For years, even before Barack Obama was elected, one of the many complaints liberals (mostly) had about the current employer-based health insurance system was “job lock”—if you have insurance at your job, particularly if you or someone in your family has health issues, then you’re going to be hesitant to leave that job. You won’t start your own business, or join somebody else’s struggling startup (unless they provide insurance), and this constrains people’s opportunities and dampens the country’s entrepreneurial spirit.
That this occurs is intuitively obvious—you probably know someone who has experienced it, or have experienced it yourself. And today there’s an article in that pro-Democrat hippie rag The Wall Street Journal entitled “Will Health-Care Law Beget Entrepreneurs?” Amid the worrying about the implementation of Obamacare in January, and the quite reasonable concern that the news could be filled with stories of confusion, missteps, and dirtbags like that Papa John’s guy cutting employees’ hours rather than give them insurance, to avoid the horror of increasing the cost of a pizza by a dime,11This is important: when you hear a story about an employer who cut his employees’ hours so he wouldn’t have to abide by the law, what you’re reading about is a jerk who doesn’t want to offer his employees insurance, not some inevitable consequence of the law. That’s a choice he makes. And don’t forget too that the employer mandate only applies to companies with 50 or more employers, and 96 percent of them already offer health insurance, even without a mandate. it’s a reminder that there will probably be lots of stories like this one in the news too, stories about people whose lives have been changed for the better by the fact that Americans will have something they’ve never had before: health security.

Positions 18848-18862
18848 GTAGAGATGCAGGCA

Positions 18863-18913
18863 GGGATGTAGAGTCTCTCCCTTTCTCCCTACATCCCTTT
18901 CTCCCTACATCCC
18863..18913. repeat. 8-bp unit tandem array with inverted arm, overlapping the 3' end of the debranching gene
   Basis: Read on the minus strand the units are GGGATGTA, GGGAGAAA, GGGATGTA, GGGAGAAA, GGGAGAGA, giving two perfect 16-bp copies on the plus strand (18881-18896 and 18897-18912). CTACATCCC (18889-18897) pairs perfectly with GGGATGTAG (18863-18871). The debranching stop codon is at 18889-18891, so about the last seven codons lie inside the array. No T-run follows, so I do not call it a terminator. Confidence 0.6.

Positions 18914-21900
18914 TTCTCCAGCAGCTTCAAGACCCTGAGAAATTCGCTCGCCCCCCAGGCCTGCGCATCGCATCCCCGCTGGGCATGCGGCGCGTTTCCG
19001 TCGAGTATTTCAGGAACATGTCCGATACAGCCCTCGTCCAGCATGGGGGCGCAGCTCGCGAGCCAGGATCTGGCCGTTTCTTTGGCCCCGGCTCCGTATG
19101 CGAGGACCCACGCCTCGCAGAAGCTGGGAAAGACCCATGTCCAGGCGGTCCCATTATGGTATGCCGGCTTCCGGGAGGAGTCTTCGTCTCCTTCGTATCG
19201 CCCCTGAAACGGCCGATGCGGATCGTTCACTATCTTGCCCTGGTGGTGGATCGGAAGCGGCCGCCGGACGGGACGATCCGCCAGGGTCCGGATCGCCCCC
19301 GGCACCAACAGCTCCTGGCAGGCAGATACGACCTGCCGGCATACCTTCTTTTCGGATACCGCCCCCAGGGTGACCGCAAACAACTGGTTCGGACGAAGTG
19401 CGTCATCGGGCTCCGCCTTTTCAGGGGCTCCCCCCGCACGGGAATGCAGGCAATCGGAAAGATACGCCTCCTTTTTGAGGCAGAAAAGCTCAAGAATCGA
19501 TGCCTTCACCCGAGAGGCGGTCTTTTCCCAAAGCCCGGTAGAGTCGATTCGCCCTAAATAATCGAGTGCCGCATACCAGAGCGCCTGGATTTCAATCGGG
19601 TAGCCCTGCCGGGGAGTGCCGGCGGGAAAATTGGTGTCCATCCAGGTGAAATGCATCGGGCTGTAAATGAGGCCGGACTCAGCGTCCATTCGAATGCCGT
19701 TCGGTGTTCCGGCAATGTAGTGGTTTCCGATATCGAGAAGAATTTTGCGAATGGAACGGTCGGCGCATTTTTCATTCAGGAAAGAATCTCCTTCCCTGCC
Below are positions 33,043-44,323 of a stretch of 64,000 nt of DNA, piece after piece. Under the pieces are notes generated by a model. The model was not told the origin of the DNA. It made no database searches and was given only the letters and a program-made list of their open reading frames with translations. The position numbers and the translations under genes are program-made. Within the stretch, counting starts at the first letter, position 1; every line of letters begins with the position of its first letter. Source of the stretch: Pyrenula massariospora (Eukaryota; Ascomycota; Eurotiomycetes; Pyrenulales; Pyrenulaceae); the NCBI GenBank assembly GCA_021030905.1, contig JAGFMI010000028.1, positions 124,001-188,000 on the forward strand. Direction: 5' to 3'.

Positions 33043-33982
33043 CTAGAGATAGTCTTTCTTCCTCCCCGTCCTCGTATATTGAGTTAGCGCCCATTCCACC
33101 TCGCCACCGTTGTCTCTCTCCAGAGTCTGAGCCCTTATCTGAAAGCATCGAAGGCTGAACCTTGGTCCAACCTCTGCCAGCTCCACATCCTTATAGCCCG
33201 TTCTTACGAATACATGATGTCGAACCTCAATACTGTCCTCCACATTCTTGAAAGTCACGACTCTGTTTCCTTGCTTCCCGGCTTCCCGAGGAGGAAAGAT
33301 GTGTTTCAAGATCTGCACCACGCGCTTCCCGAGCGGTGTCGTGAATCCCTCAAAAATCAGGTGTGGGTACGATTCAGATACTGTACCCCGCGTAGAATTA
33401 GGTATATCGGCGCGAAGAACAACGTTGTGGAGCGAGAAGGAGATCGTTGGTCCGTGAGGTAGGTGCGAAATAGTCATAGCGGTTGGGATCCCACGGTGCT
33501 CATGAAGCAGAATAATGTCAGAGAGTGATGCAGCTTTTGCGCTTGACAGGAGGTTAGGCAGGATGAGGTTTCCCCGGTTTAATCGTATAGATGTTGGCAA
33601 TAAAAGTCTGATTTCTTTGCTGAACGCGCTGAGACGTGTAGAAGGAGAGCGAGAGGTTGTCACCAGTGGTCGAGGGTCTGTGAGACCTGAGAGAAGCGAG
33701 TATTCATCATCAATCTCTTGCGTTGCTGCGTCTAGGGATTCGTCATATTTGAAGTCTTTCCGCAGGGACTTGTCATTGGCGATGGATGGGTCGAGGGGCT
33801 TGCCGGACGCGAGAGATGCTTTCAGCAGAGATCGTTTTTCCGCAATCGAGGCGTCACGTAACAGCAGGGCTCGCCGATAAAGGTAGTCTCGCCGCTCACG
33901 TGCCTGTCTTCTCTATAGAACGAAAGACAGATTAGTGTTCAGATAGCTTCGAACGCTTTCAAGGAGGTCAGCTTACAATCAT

So what kind of effect could the elimination of job lock have on the economy? That’s tough to say. The study referred to in the WSJ article finds that people are much more likely to start a business if they get their health insurance from their spouse’s job than if they get it from their own job; in the former case you’d still have insurance if you started a business, while in the latter case you’d lose it. In addition, and this is particularly interesting, even though you might think of 65-year-olds as looking forward to days of golf and eating dinner at 4 p.m., a large number of people seem to start businesses pretty much the minute they become eligible for Medicare. While it’s hard to get insurance in the current private market if you’re 44, it’s basically impossible if you’re 64.
So it seems that the fact that after January, job lock will be history means that more businesses will be started. How many more? Well, we don’t know yet, and it could depend in part on how affordable the insurance you can get through the exchanges is compared to what people are getting from their employers. And it will be hard to measure precisely how much more economic activity is generated by businesses that wouldn’t have otherwise been started. Obviously, some will succeed and more will fail.